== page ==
AKA_cupcakeshoppe Posted 13 May 2008 , 2:50pm
post #12 of 19

i just tested my baking powder and it bubbled over like crazy, so i guess that means it's still working.

now am even more perplexed. icon_sad.gif

Cake_Princess Posted 13 May 2008 , 4:35pm
post #13 of 19
Quote:
Originally Posted by cupcakeshoppe

i just tested my baking powder and it bubbled over like crazy, so i guess that means it's still working.

now am even more perplexed. icon_sad.gif




If it's still bubbling it's still good. Even if it only bubbles a little it's still good just not as potent as a freshly opened container.

Was your cake pan too large for the amount of batter you had?

Was the temperature of the oven too low? If it's too low it will not activate the baking powder to it's fullest potential.

Did you beat the batter long enough?

Are you measuring your ingredients correctly? Using dry measuring cups for dry stuff and liquid measuring cups for liquids? Leveling off ingredients? etc?

BlakesCakes Posted 13 May 2008 , 10:48pm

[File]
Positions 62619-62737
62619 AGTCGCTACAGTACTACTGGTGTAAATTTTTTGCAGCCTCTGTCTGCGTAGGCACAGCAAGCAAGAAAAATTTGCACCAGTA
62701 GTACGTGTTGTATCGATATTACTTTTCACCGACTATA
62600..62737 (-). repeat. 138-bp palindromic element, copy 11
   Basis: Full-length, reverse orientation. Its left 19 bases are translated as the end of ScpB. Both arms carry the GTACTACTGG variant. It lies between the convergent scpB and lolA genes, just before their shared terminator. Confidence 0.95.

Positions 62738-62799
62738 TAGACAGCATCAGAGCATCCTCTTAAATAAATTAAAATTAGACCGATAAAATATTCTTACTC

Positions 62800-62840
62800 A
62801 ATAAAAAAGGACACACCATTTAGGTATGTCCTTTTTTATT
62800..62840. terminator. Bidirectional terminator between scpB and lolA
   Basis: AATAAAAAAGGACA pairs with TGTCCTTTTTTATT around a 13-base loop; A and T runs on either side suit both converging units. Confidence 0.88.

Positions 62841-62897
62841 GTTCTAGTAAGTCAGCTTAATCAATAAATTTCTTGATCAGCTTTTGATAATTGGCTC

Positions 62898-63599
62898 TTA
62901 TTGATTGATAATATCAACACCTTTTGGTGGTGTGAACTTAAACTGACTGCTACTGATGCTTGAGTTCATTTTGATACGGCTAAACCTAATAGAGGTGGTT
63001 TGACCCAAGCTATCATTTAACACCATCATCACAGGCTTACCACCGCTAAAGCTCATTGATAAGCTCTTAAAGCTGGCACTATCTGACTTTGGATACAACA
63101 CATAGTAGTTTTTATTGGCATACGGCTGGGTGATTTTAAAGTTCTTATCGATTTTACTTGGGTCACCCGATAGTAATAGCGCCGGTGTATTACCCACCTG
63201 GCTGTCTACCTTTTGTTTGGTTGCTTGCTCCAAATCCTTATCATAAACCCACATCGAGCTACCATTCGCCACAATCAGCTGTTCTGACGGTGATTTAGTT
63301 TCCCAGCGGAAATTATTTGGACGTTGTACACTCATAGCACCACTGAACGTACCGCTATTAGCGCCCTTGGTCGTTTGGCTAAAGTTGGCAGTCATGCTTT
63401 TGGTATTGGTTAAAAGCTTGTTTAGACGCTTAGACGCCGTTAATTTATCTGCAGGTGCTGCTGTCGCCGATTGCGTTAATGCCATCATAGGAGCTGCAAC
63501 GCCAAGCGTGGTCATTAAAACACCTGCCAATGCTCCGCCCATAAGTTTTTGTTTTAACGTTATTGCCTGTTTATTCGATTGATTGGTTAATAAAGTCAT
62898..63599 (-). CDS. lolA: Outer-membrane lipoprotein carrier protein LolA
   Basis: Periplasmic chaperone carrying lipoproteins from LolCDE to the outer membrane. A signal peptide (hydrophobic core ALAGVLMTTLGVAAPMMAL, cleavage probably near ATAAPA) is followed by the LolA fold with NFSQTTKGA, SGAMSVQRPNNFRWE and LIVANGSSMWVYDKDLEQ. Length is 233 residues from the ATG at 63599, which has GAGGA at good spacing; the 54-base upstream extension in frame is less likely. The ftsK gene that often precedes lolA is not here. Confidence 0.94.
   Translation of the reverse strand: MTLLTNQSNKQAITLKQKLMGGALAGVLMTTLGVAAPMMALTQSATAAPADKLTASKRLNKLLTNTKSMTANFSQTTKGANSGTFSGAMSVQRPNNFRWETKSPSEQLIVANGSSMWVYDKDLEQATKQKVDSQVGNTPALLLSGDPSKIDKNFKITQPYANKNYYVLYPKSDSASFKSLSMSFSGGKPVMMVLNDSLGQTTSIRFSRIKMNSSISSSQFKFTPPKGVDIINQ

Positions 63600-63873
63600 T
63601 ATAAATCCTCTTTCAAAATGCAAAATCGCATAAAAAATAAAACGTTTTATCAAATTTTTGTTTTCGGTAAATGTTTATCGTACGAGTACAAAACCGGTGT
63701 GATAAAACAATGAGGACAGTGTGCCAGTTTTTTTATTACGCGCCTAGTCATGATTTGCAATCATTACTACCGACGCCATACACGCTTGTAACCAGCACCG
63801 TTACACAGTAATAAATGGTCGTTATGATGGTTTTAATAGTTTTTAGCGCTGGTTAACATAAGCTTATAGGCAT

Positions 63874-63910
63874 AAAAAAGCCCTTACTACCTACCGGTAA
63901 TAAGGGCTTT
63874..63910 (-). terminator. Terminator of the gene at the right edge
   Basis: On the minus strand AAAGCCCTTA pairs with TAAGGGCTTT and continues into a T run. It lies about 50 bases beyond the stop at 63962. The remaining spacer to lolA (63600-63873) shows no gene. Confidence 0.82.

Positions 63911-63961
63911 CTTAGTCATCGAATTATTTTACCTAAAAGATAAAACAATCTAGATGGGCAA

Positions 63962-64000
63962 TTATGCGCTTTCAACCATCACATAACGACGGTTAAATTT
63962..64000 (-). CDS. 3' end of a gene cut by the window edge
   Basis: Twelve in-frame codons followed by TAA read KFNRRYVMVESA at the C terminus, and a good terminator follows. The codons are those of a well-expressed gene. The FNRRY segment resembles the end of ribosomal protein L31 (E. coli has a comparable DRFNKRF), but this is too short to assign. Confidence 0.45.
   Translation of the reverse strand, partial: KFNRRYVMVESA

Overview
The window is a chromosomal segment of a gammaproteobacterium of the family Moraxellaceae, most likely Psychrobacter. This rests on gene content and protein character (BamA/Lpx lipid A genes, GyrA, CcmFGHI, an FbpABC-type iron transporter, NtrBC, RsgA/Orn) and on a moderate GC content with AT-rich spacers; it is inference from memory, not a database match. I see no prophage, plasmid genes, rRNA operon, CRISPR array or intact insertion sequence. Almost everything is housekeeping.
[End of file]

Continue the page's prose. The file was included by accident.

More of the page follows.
post #14 of 19

Where are you baking? Is it a high altitude/mountain location-- a place 5000 feet above sea level or more? That can greatly impact most cake recipes and you may need to adjust because of it.

Just a thought.
Rae

AKA_cupcakeshoppe Posted 14 May 2008 , 11:32am
post #15 of 19
Quote:
Originally Posted by Cake_Princess

Quote:
Originally Posted by cupcakeshoppe

i just tested my baking powder and it bubbled over like crazy, so i guess that means it's still working.

now am even more perplexed. icon_sad.gif



If it's still bubbling it's still good. Even if it only bubbles a little it's still good just not as potent as a freshly opened container.

Was your cake pan too large for the amount of batter you had?

Was the temperature of the oven too low? If it's too low it will not activate the baking powder to it's fullest potential.